Essay Plan: “The Versailles Peace Settlement failed to secure

British foreign policy interests” How far do you agree with
this view?
You need to demonstrate knowledge and understanding of:
 The terms of the Versailles Settlement (i.e., terms of the Treaty of
Versailles, war guilt, reparations, military disarmament, territorial
losses and the creation of the LoN from which Germany was banned
from joining, and also a brief knowledge of the other treaties that
dealt with the other defeated powers at the end of WW1)
 British foreign policy interests/aims/objectives for the period. (i.e., to
keep the peace and maintain stability in Europe, economic recovery in
Europe, reduced commitments in Europe, protection of the Empire and
Your introduction needs to cover these points.
Main part
There are two ways you can tackle this question.
1. Start with each “foreign policy interest” and show, in separate
paragraphs, how far each term of the Versailles settlement secured
each of the foreign policy interests.
2. Start with each term of the Versailles Settlement, and show in separate
paragraphs, how far foreign policy objectives were secured by each
term of the settlement.
Example 1:
To keep the peace and avoid war
(the main point here is that Versailles failed to fulfil the foreign policy objective of peace. Evidence of
this is the problems with Anglo-German relations in the 1920’s and the development of the policy of
appeasement in the 1930’s. )

GB hoped Versailles would lead to a new era of peace. Although peace
was established, it was an “uneasy peace”. Germany viewed the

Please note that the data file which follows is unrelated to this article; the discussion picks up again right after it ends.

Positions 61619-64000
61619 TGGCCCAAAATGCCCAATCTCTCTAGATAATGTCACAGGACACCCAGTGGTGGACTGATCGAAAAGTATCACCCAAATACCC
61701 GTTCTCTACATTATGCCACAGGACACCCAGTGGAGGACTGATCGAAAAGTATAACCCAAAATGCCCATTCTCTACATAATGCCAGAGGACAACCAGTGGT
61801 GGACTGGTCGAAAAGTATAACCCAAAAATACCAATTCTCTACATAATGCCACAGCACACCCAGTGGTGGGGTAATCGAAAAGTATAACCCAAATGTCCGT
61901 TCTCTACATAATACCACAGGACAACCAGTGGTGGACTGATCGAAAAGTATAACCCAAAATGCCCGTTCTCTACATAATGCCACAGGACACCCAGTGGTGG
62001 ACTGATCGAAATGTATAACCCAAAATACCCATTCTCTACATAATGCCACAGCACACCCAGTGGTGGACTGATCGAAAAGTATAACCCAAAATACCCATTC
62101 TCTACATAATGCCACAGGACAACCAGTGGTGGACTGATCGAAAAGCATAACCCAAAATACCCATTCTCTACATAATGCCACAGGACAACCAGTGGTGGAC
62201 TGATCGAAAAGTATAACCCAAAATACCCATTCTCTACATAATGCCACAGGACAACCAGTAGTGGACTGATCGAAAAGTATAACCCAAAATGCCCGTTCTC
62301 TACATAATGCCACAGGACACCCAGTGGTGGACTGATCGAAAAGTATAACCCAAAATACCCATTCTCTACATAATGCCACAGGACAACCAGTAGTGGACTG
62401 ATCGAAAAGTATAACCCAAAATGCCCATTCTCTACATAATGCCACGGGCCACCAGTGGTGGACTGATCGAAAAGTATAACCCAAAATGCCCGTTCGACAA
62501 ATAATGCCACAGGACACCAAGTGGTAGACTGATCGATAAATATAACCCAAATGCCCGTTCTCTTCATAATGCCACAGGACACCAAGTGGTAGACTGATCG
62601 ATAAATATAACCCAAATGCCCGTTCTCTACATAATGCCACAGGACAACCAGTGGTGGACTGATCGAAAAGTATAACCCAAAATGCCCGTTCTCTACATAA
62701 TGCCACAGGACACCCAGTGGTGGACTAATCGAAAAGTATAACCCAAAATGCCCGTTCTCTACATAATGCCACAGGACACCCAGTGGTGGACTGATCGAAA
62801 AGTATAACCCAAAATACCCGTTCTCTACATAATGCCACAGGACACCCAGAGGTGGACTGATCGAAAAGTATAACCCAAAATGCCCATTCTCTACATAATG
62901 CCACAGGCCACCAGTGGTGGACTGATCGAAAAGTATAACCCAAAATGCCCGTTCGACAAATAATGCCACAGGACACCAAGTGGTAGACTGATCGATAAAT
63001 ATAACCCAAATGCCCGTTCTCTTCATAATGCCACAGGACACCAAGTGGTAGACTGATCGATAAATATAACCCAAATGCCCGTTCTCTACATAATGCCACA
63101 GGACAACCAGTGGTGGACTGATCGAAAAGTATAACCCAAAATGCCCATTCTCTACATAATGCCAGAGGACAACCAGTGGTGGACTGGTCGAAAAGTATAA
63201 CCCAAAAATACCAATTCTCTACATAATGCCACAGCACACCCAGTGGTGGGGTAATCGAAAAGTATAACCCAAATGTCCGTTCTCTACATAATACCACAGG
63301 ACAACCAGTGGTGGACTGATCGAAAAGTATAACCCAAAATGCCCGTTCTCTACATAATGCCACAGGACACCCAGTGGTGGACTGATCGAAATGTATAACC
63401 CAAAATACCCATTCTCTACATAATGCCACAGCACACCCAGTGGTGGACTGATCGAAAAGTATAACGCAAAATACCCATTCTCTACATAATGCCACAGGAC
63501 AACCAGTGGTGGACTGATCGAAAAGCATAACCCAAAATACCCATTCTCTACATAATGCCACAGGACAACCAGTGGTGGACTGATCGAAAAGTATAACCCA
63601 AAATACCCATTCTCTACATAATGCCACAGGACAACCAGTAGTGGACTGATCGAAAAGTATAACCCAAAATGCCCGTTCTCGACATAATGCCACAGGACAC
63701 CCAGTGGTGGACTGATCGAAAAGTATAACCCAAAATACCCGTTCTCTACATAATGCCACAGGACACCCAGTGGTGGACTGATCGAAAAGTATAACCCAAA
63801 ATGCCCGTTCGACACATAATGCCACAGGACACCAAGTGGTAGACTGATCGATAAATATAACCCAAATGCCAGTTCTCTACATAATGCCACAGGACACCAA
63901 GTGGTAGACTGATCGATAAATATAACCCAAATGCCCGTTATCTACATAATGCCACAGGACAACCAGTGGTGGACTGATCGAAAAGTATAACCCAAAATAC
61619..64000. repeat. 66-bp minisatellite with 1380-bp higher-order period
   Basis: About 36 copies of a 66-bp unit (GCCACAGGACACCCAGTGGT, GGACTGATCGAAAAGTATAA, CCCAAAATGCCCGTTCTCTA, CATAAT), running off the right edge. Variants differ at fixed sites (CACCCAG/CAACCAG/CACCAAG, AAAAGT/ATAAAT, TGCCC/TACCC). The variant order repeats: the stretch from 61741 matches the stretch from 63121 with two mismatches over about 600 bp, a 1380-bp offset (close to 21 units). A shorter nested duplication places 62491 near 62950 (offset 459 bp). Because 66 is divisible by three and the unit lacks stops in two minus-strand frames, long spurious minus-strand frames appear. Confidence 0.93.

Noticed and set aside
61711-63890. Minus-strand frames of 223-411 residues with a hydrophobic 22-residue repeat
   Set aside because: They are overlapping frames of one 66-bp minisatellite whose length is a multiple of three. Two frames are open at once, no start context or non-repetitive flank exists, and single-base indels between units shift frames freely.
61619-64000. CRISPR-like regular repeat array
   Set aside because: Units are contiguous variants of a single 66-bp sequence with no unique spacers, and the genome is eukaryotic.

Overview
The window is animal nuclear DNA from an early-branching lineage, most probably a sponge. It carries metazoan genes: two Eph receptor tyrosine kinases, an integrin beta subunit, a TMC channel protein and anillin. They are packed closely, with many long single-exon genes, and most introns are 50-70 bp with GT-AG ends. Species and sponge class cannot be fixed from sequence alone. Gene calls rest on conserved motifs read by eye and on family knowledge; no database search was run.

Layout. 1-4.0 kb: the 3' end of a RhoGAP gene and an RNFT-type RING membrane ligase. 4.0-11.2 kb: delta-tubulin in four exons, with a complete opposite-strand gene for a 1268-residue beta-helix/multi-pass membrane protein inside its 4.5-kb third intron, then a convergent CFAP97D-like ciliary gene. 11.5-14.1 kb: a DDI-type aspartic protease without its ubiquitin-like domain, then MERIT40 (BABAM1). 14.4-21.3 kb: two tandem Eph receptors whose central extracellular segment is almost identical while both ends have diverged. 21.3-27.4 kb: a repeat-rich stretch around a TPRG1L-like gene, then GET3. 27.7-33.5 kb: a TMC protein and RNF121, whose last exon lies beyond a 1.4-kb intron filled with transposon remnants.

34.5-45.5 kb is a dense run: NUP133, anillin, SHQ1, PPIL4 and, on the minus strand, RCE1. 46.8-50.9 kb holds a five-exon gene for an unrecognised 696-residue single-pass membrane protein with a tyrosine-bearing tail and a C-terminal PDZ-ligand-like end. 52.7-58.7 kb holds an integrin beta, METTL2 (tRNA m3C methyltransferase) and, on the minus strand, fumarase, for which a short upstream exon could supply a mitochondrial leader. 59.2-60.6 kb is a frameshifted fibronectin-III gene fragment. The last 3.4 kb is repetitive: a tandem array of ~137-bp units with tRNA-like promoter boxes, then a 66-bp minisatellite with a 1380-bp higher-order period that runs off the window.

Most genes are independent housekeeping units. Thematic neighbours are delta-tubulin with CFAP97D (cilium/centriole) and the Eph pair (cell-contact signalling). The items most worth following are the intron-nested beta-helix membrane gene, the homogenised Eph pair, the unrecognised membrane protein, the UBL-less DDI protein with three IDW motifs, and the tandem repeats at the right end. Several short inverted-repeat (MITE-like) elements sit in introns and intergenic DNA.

Versailles settlement as a “diktat”. The Treaty had created a hostile
Germany that was likely, as soon as it had the chance, to take action to
disturb the fragile peace of post-war Europe. Lloyd George had expressed
privately his fears that a harsh settlement would create a vengeful
Germany, and he was, in time, proved to be correct. In 1923, the “uneasy
peace” was disturbed by Germany defaulting on her reparations
payments, which led to the French occupation of the Ruhr and “passive
resistance” by the German workforce. Although after Stresemann’s

which had created animosity between the two countries. thus demonstrating that the settlement itself failed to secure the foreign policy objective of peace. The ultimate proof of this is the fact that by September 1939 Britain was once again fighting a war that she had so desperately hoped would be “never again”.actions to solve the crisis (for example the Dawes Plan) did eventually pave the way to a peaceful. It was felt that these restrictions needed to be lifted in order to create peace. who had gained popularity in Germany partly due to his promise to “smash the treaty”. supported by some of the general public and the press. If Versailles had created a lasting peace. such as the Times. foreign policy objectives at Versailles had not been fulfilled – the treaty had placed unfair restrictions on Germany. The policy of appeasement was based on a need to avoid war and anti-Versailles sentiment. introducing conscription and remilitarising the Rhineland. . many conservative members of the government. stable Europe in the late 1920’s. Further evidence of this is provided by Chamberlains’ increasingly desperate attempts to avoid war by following the policy of appeasement when Hitler’s demands over the reversal of Versailles increased over Austria. The onset of the Depression in Germany created the circumstances which led to rise to power of Hitler. believed Hitler was simply “righting the wrongs of Versailles”. This demonstrates that as far as the British government was concerned. it did not last long. then perhaps the policy of appeasement would never have been necessary. After Hitler began to break the terms of the Versailles Settlement. by rearming. Czechoslovakia and Poland.